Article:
Peru’s conference of bishops has issued a statement to override recent condemnations of specific presidential candidates by regional bishops.
A controversy emerged with less than two weeks before Peru holds general elections when bishops from two different regions traded jabs at their own ideas of the worst presidential candidates.
“Alfredo Barnechea and Veronika Mendoza have openly said that they favor abortion and gay marriage,” Arequipa Archbishop Javier del Rio told a crowd at Easter Mass. “A Catholic cannot vote for those candidates. It’s a sin!”
The government plans of both Barnechea and Mendoza call for legalizing abortion in the case of rape as well as civil unions which would give gay couples the same legal benefits as married couples.
On Wednesday Chimbote Bishop Emeritus Luis Bambaren countered that Barnechea is “naturally a good candidate,” and that he would never vote for frontrunner Keiko Fujimori. The former president of the conference of bishops cited widespread corruption in the government of President Alberto Fujimori.
In order to quell confusion among the country’s Catholics, Peru’s Episcopal Conference issued a statement which seems to clarify that the Church does not endorse or condemn any specific candidate.
“The Church respects and promotes the freedom of each person in exercising this civic duty,” reads the statement, adding that laymen should choose a candidate free of corrupt influences who offers realistic proposals and is committed to a “total defense of life and the caring of creation.”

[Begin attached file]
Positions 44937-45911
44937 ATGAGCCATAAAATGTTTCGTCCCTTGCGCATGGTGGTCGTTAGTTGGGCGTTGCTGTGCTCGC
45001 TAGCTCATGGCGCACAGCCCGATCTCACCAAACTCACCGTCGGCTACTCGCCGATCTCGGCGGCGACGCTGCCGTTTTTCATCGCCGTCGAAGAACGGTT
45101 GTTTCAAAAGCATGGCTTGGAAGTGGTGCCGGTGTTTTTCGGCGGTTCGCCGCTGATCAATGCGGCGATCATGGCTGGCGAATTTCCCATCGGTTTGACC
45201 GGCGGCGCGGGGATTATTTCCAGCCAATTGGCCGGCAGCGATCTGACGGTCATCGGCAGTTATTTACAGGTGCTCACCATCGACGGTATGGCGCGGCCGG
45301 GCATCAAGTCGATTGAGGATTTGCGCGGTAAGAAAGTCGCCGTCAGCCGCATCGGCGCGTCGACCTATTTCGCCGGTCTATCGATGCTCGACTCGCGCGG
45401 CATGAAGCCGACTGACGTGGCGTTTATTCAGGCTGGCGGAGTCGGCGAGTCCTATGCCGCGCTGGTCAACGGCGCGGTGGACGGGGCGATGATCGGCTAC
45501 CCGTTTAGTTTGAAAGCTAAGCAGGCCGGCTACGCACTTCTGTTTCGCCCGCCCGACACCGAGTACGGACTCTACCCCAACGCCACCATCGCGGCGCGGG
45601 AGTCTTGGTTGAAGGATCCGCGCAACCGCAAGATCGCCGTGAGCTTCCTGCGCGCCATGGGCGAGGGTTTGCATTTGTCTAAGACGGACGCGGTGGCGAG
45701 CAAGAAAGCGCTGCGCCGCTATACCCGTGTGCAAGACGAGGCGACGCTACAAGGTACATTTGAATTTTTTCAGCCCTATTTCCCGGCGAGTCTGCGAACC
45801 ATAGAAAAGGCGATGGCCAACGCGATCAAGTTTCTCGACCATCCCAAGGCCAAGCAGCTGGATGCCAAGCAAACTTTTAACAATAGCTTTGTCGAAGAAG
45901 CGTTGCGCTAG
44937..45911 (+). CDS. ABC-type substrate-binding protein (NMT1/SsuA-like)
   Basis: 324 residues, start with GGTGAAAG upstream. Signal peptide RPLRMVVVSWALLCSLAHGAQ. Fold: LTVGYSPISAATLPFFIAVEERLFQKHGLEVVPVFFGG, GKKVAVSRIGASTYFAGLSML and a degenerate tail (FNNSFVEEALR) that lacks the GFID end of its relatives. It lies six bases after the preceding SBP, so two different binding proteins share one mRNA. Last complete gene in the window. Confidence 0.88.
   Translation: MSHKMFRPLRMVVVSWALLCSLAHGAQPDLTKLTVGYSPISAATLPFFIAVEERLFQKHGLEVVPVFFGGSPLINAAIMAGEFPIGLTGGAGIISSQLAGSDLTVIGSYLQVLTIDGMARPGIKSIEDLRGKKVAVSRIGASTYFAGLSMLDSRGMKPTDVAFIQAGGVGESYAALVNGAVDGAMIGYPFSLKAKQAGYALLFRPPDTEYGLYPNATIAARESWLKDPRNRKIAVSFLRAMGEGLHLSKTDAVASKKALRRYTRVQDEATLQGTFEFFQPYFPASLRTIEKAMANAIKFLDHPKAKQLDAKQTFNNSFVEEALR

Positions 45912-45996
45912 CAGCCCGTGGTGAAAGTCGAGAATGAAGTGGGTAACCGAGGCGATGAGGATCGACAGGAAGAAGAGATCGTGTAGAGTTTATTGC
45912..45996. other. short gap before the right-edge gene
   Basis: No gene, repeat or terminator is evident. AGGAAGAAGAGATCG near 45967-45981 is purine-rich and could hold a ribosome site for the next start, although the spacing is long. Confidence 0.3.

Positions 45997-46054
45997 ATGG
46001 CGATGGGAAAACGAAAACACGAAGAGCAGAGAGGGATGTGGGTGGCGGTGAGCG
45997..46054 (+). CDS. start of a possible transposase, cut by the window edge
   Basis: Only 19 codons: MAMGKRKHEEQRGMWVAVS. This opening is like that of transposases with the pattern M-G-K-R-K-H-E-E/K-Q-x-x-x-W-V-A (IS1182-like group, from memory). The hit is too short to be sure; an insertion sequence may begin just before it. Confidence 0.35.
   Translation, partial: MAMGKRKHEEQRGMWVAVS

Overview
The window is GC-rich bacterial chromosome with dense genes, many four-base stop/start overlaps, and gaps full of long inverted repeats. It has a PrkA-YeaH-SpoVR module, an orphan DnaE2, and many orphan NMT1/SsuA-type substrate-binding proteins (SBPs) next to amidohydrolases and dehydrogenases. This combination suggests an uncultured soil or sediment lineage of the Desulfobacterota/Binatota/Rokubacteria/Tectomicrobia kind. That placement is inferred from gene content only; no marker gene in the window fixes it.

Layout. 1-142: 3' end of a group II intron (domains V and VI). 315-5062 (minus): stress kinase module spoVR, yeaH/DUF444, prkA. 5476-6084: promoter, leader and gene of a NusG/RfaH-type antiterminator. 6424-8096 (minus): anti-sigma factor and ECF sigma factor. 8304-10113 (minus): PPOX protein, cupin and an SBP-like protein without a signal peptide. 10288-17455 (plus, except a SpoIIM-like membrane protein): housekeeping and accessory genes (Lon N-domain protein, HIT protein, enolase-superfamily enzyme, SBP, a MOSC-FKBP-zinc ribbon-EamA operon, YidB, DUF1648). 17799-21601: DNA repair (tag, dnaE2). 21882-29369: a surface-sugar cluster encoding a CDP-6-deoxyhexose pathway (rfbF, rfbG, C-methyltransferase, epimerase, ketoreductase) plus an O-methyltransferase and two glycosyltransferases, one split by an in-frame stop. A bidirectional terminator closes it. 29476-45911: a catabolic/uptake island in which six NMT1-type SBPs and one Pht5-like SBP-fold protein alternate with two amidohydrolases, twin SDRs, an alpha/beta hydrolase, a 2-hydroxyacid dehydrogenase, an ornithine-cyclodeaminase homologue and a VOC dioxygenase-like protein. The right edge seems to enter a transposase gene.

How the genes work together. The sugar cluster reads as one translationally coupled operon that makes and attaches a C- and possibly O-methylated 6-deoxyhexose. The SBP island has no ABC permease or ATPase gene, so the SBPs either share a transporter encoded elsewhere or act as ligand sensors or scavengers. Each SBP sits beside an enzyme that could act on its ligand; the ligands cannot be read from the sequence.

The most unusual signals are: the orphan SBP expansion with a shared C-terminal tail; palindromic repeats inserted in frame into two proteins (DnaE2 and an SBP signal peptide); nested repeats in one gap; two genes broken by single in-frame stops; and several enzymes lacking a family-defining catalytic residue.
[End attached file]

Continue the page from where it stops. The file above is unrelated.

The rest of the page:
While del Rio singled out Barnechea and Mendoza, both Fujimori and investor-favorite Pedro Pablo Kuczynski have also expressed support for civil unions in the past before backing off during the election cycle. The latter has also supported abortion in the case of rape.
According to a 2007 census, over 81% of Peruvians are Catholic with most of the remaining 19% belonging to Protestant denominations. While Peru guarantees the freedom of religion, Catholicism is taught in schools and the state pays the salaries of dozens of top Catholic officials. Loopholes in Peruvian law provide tax exemptions for the Catholic Church which other religion organizations do not receive.
Left-wing candidate Veronika Mendoza’s government plan proposes eliminating all financial support and preferential legislation which favor the Church.
The Arequipa archbishop’s comments came two weeks after the annual March for Life protest in Lima, in which at least 60,000 demonstrated their opposition to abortion.
COMUNICADO (Conferencia Episcopal Peruana)
PPK: “No creemos en el aborto, creemos en la vida” (El Comercio)
PLAN DE GOBIERNO Enero 2016 (Frente Amplio)
PERU 2013 INTERNATIONAL RELIGIOUS FREEDOM REPORT (U.S. State Department)